Topics: Administrative, President
March 15, 2017
For about eight decades, love and laughter have flowed freely from the stately Georgian Revival that sits on the tree-lined corner of Berwyn Road and Meadow Lane.
Once the family home of Alexander M. and Rosemary Ball Bracken and their children, the house in Muncie’s historic Westwood Neighborhood is today the residence of the university president and, by extension, a symbol of commitment and celebration for members of the Ball State community.
Now a grant from the George and Frances Ball Foundation has provided a refurbishment and renovation for Bracken House, as it is known, readying it for the 100th anniversary of Ball State University.
Located on the first floor of the historic Bracken House, the library has been refurbished to include classic Ball State memorabilia such as a handwritten copy of "Alma Mater" and sports team paraphernalia.
Tom Bracken, president of the George and Frances Ball Foundation, fourth-generation Ball family member and member of the Ball State Board of Trustees, said that is exactly as his grandparents wanted it.
“My time spent in this home was almost always a family gathering. We came here for holidays — Thanksgiving, Christmas, Easter — and it pretty much always involved all my cousins and aunts and uncles. I remember this house always being full of people and full of activity,” he said. “My grandparents were a wonderful host and hostess for those family events, and I know it was their wish that this home continue to be a gathering place.”
“My grandparents were a wonderful host and hostess for those family events, and I know it was their wish that this home continue to be a gathering place.”
— Tom Bracken
President of the George and Frances Ball Foundation
So Bracken said the forward-thinking pair made that explicit directive in their wills — and the home, which once housed a kid-size roller coaster in the basement and a stage for family theater productions, would live on in service to Ball State.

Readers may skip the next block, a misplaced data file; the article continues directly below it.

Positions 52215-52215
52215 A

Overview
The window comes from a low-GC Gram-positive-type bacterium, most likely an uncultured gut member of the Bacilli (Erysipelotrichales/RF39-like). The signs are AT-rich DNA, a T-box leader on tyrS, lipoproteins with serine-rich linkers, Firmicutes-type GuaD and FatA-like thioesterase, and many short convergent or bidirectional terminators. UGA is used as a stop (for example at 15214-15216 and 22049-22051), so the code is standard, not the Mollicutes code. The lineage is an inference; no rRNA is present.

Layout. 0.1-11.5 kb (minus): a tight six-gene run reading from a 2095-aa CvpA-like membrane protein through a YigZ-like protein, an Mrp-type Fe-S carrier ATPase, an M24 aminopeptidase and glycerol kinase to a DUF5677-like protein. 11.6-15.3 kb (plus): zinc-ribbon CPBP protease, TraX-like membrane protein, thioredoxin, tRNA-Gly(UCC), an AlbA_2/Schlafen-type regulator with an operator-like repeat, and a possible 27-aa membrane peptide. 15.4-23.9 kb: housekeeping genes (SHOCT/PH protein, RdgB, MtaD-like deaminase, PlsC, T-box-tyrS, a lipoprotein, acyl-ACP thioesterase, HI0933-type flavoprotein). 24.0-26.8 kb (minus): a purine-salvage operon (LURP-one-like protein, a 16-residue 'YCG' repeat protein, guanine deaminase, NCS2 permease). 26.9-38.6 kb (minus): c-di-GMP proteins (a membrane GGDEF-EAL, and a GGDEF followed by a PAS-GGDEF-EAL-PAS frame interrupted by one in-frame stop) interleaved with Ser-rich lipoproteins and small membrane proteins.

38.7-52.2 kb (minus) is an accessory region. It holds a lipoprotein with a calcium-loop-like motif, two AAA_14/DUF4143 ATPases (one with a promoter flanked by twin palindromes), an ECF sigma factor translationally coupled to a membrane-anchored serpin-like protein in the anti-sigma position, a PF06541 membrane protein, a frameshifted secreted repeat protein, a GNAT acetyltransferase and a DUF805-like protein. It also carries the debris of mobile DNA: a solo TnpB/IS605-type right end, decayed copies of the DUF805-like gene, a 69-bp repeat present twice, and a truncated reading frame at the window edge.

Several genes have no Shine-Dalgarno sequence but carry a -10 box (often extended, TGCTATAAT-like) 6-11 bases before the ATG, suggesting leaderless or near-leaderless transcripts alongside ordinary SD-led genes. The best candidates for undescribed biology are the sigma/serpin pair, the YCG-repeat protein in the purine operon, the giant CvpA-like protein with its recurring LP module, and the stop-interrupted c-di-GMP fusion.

“The way the home was built, its location and proximity to Ball State… I believe my grandparents foresaw exactly what is happening now, and that this would be a wonderful gathering space for students, faculty and community members,” Bracken said.
The refurbishment, completed just this month by designer Deanna Whetstone, a 1996 interior design alumna, includes general maintenance. But it also gives a nod to the future, with enhanced community gathering and celebration spaces on the first floor of the home. Special features include some Ball State memorabilia that have been added to the first floor library, while a grand piano and antique rug, both original to the home, remain proudly in use in the living room.
The second floor of the home has been improved as private living quarters for the president and his or her family. There, a fully functioning kitchen was installed, along with separate laundry and dining areas.
When guests enter Bracken House, they’ll be greeted with a warm, open space that invites conversation and encourages them to linger and enjoy their surroundings.
Before this year, the home had not been renovated or refurbished since 1999. At that time, the house was converted from a private residence to the president’s home. Much of the work was structural, including the creation of a catering kitchen, and it was made accessible to everyone, including people with disabilities.
Preparations for the university’s 100th anniversary are a fitting time for the home to receive an update, said Interim President Terry King.
And the George and Frances Ball Foundation grant ensures the home will remain a source of community pride.
“Bracken House has become the place where our senior students and faculty members come to celebrate commencement,” King said. “It is where alumni gather to reconnect with one another and reignite their passions for the university. It is where we welcome new faculty and staff members, and where we host dinners for our honorary degree recipients.
“It is a wonderful space for gathering and celebration, and we are thankful to the Bracken family for having the foresight to give it to Ball State and to the George and Frances Ball Foundation for funding the necessary renovations.”